Pages

Tuesday, November 23, 2010

Carnival Conquest Review Part 2

This part of the review will cover my overall impression of the ship as well as the food and dining venues.

The Ship:

The Conquest was the first one built in the “Conquest Class” of ships back in 2002 and therefore shows some of its age.  The Degas Lounge had some fairly outdated light fixtures.  The bathroom fixtures in our bathtub/shower were very outdated compared to what is being installed in newer ships today. There were a few stains in some carpeted areas which the staff was trying to get out during our cruise.  The one quirky area that I found was where the internet cafe was located.  You had to go down to deck 4 and then walk around and through one of the lounges just to find it.  Most internet cafes on other ships are located more centrally with some of the other public areas such as the library, coffee cafe etc.

The promenade on deck 5 is the main entertainment area on the ship.  The disco, the casino, the wine bar, one of the teen lounges, the sushi and coffee venues, the gift shops are all found along the promenade or forward on this deck.  If you wanted loud music and dancing, this was the deck for you.  There was either recorded music blaring or a live band playing each day and night.  It was also the area where so many of the photographers were perched trying to get you to take a picture with one of the hundreds of backdrops that we saw.  I will also come back to that also in a later post.

The pool and deck areas seemed to have an abundance of deck chairs and space.  We mainly found deck chairs early on in the day near the main pool area on the Lido deck.  This was also the area that featured the large TV screen and waterslide and 3 hot tubs (although I heard that only one of the hot tubs was actually heated).  On sea days, you needed to get out on the Lido deck no later than 10am if you wanted to get deck chairs near some of the action, which we did.

Overall, the ship is very nice and the public areas (not including the dining) seemed designed well for traffic flow with the photo area being the exception to that.  The photo area where you could go view some of the pictures you had taken was very congested at certain times and made it almost impossible to get around.  The ship’s staff was always out and about cleaning and sprucing which is always something nice to see.

The ship itself gets a B grade.

The Dining:

Ok...now we are getting to the important stuff.  This is where my perspective comes into play a lot.  I am going to compare the dining areas and the staff to what I have experienced on 5 previous cruises with 4 other cruise lines.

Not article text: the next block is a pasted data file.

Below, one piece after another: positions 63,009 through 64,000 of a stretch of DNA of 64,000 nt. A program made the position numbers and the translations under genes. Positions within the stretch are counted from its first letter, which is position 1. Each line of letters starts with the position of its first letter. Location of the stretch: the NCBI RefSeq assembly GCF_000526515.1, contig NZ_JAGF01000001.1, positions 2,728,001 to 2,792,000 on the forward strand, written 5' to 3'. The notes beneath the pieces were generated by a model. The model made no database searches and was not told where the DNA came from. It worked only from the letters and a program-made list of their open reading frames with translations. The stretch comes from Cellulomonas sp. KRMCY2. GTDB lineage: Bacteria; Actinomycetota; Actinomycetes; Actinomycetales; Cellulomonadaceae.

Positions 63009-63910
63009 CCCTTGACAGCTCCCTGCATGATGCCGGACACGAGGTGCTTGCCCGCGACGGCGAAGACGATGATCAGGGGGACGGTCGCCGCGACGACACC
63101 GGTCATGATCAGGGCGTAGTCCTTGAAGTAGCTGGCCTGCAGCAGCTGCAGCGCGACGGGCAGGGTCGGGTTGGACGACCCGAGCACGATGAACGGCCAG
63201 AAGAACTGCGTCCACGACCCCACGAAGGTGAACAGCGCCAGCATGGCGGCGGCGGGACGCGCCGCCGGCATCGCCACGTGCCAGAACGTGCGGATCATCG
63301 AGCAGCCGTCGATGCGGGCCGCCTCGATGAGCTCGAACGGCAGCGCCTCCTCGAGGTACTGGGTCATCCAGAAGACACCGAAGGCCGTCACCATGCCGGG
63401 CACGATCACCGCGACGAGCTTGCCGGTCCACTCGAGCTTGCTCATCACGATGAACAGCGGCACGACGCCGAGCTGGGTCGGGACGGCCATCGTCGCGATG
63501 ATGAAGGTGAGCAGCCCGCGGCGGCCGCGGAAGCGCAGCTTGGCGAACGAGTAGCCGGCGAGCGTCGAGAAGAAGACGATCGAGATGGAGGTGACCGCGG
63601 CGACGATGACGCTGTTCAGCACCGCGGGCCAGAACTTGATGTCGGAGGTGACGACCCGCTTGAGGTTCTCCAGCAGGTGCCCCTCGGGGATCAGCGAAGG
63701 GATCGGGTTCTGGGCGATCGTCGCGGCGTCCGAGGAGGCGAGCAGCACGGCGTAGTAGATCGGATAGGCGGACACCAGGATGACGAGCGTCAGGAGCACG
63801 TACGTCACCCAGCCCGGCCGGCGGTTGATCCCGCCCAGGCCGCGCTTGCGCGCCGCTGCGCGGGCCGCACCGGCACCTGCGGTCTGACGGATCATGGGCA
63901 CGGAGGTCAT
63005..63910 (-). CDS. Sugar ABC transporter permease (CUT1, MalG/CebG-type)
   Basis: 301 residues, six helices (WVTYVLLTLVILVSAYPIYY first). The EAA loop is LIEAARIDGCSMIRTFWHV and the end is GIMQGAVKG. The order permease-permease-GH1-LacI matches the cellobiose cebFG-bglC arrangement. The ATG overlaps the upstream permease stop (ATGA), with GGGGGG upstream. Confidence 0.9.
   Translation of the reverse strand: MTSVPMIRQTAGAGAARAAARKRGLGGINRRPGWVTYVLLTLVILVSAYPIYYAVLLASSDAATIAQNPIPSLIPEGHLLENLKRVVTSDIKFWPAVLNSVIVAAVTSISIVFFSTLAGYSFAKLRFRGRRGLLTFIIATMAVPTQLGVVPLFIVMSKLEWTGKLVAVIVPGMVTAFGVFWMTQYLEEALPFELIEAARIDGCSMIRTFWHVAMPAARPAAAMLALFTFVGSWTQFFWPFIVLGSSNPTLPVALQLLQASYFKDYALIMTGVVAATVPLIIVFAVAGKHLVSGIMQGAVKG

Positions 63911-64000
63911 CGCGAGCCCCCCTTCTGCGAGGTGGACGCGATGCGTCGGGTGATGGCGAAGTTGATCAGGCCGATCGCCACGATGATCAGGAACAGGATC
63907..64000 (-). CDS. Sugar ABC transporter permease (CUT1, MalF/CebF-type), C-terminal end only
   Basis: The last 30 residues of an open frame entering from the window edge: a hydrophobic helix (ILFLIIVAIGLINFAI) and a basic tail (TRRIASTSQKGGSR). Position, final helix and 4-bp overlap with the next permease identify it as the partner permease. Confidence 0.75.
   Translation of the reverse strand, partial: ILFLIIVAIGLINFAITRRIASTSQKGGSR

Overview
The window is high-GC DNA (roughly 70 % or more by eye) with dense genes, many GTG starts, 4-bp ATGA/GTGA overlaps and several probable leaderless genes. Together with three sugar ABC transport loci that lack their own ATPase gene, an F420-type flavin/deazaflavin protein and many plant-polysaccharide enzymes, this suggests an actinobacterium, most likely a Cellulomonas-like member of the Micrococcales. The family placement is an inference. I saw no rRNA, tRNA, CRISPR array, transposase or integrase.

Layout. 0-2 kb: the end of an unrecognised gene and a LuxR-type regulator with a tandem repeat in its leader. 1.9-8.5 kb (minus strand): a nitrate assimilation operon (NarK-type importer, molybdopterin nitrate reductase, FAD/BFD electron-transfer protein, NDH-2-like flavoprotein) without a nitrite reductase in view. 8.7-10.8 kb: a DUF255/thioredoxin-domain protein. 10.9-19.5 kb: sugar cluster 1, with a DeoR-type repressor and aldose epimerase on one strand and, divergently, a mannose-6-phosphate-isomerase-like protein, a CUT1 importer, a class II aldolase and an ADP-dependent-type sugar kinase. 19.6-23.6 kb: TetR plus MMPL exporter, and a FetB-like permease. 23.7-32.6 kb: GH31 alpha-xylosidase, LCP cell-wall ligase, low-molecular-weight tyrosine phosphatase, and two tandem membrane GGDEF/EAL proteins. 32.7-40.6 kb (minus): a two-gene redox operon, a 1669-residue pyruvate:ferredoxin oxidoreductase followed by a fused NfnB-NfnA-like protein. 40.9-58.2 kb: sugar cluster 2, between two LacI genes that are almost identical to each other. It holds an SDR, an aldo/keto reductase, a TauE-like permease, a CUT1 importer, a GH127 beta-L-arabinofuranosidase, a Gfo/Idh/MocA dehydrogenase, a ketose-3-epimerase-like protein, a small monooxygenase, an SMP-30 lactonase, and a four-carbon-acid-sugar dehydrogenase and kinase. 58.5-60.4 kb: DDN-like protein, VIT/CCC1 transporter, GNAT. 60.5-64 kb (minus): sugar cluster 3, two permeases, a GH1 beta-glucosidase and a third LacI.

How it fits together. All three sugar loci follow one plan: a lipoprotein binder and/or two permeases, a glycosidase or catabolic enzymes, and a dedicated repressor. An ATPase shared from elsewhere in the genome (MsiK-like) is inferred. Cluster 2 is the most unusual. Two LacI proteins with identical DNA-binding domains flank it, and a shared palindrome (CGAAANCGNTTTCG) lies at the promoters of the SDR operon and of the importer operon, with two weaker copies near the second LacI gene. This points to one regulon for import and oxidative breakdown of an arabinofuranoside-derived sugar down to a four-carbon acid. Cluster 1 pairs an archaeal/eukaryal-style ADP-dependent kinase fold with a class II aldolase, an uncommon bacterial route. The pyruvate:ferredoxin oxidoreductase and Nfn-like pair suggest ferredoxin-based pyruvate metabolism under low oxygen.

First, the buffet areas were not designed well for the size of the ship.  Unlike Royal Caribbean’s Windjammer Cafe which has “food islands” or stations, the Cezanne Restaurant was designed more “cafeteria style.”  You get in line to get a plate and tray and then you wait with everyone else and you SLOWLY make your way through the food options, even if what you really want is more at the end of the buffet line.  Lines, during the busier parts of the morning and afternoon, were very long.  Seating on the other hand was actually better than I had seen on some previous cruises.  There was a lower and upper seating area along with more seating out by the pool areas.  You should not have a problem getting a seat once you actually have a plate of food.

The food in Cezanne was just ok.  After a few cruises, I have lowered my buffet expectations and the food on this buffet was similar to what I have seen on the last two.  It is what it is.  Everything that was supposed to be warm or hot was warm or hot and the staff was doing their best to keep things in stock.  Along with the normal buffet choices, you could also opt to visit a wok station, a fish and chips station or a deli sandwich station.  But again, depending on when you got there, the lines could be VERY long.  The fish and chips were good and so were the made-to-order deli sandwiches.  We never got a chance to try the wok station due to the crowd, but some friends of our did and said it was excellent.

2 things Carnival should simply eliminate; the "late night Mexican buffet" which now replaces the full midnight buffet and the midday "chocolate buffet." These were supposed to have been special occasions, but were pretty uneventful and lackluster. The "Mexican buffet" consisted of a few nicely carved fruit items on the 2 dessert stations and one ice sculpture. The food was no different than what you would have found during lunch or dinner in Cezanne. We walked down to see it and chuckled and walked away. The same goes for the chocolate buffet. It was a waste of money and resources.